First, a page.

I put my foot through my bed sheet the other night. I only own two – one for the bed, one for the wash. Mine is a small house and storage is limited.
So, I ordered a new sheet in the John Lewis sale. Free delivery, within five days. Lovely. Very kindly, John Lewis even tell you that they’ll send you an email on the day of delivery so you can arrange to be at home between 9am and 6pm.
On Wednesday I received my email. My bed sheet had been despatched. As previously instructed, I duly waited in from 9am until 3pm. I’m not good at sitting at a computer all day. A lack of fresh air, daylight or exercise makes me a little antsy. I figured a quick call to JL would confirm whether or not I was waiting in so with good reason.
The chap in John Lewis was ever so sweet. Let’s call him Alan. That’s not his name, but it’s a nice name and I think it goes with his charming Edinburgh accent. Sweet, charming, and as much use as a bed sheet in a delivery van.
“I canae see that your package has been despatched and I canae see your email. You ordered it on the 2nd so it should be with you in five days.”
Thank you, Alan. I’m aware of when I ordered it. Your email says it has been despatched. I’d just like you to confirm if “despatched” means “wait in all day from 9 ’til 6 for a courier”, or if it means “it’s in the post and could arrive any time from now until March”.
Perhaps, if you can tell me who the carrier is, I can make up my own mind about whether to wait in for another three hours, or make the most of what little daylight there is and leave my desk for a brief dose of reality.
“”Well, I dunno. … You’re asking a lot of very detailed questions – can I ask why?”
Yes, Alan, you may ask why. The reasons are these:
If it’s sent by HDNL and I miss the courier, I can phone the local depot, speak to a real person and rearrange delivery. If I miss a City Link delivery, the depot is a ten minute walk away. If it’s sent by Royal Mail, whether I’m in or out, the parcel will be carefully plonked on my front doorstep in full view of any passing sheet thieves.
If it ends up in the hands of Parcel Force and I miss the delivery, I’ll probably never see it again unless, in six months time, it appears in the back garden, half rotten and covered in mud, having been discovered by the local foxes.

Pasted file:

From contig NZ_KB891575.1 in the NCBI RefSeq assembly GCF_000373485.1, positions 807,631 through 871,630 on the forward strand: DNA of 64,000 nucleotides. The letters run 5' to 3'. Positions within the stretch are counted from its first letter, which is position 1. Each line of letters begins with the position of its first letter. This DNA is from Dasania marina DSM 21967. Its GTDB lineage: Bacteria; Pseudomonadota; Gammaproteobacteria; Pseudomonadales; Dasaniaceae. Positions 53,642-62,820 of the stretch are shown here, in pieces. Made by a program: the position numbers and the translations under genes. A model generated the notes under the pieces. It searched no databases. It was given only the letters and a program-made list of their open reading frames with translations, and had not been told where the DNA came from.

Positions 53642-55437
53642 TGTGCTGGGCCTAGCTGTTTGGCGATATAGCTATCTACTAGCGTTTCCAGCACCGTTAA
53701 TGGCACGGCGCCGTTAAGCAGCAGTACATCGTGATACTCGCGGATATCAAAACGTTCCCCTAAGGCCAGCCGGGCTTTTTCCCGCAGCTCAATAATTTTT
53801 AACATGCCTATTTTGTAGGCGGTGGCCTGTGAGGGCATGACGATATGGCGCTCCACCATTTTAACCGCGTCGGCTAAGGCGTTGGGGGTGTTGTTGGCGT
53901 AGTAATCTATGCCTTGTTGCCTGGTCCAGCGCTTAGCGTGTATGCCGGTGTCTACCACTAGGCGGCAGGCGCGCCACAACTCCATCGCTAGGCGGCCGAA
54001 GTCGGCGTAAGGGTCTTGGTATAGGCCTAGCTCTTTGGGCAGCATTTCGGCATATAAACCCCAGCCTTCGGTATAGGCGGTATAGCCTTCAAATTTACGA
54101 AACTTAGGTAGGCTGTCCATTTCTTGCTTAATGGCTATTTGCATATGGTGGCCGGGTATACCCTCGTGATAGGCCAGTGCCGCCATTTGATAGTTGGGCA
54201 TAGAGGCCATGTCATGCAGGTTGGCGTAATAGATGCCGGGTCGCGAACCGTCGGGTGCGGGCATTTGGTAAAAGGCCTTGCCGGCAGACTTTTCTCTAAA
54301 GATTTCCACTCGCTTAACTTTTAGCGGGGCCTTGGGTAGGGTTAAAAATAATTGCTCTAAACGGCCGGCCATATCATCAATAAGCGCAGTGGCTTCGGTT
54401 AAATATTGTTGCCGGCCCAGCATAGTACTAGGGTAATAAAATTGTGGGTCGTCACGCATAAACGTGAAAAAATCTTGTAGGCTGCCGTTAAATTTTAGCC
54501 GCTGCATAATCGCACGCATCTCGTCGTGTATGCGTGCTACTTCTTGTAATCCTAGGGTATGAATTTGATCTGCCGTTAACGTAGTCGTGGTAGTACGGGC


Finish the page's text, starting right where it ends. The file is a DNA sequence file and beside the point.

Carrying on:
Knowing who has charge of my sheet will enable me to make an informed decision whether to wait in for the rest of the afternoon, and quite possibly bite someone, or to throw caution to the winds and frolic in what remains of the sunshine.
And no, Alan, these are not a lot of detailed questions. They are the basic questions that you might expect from anyone for whom “dunno” is not a sufficient answer. And frankly, Alan, “dunno” is pretty piss poor response for a company that trades on its reputation.
After 23 minutes of tail chasing, manager consultation and hold music that had me on the verge to a coma, it transpired that the code the lovely Alan had in front of him all along was a delivery code that indicated my sheet is in the hands of Royal Mail. Thank you, Alan. I was polite. Honest. I may have sprouted horns and witch’s hat, but he couldn’t see them on the phone.
Clear communication isn’t complicated. But it does require that those we employ are given at least a rudimentary introduction to the inner-workings of our company processes. How can anyone answer a question if they don’t know how to interpret the information they have in front of them?
On the other hand, perhaps its the processes that are at fault.
My package arrived this morning – by CityLink. They’re the wrong sheets. Instead of a double sheet, I’ve been sent five singles. I should return them, but I can’t get through to John Lewis to find out what to do. Perhaps I could stitch them together into a giant flag and try and communicate with them by semaphore.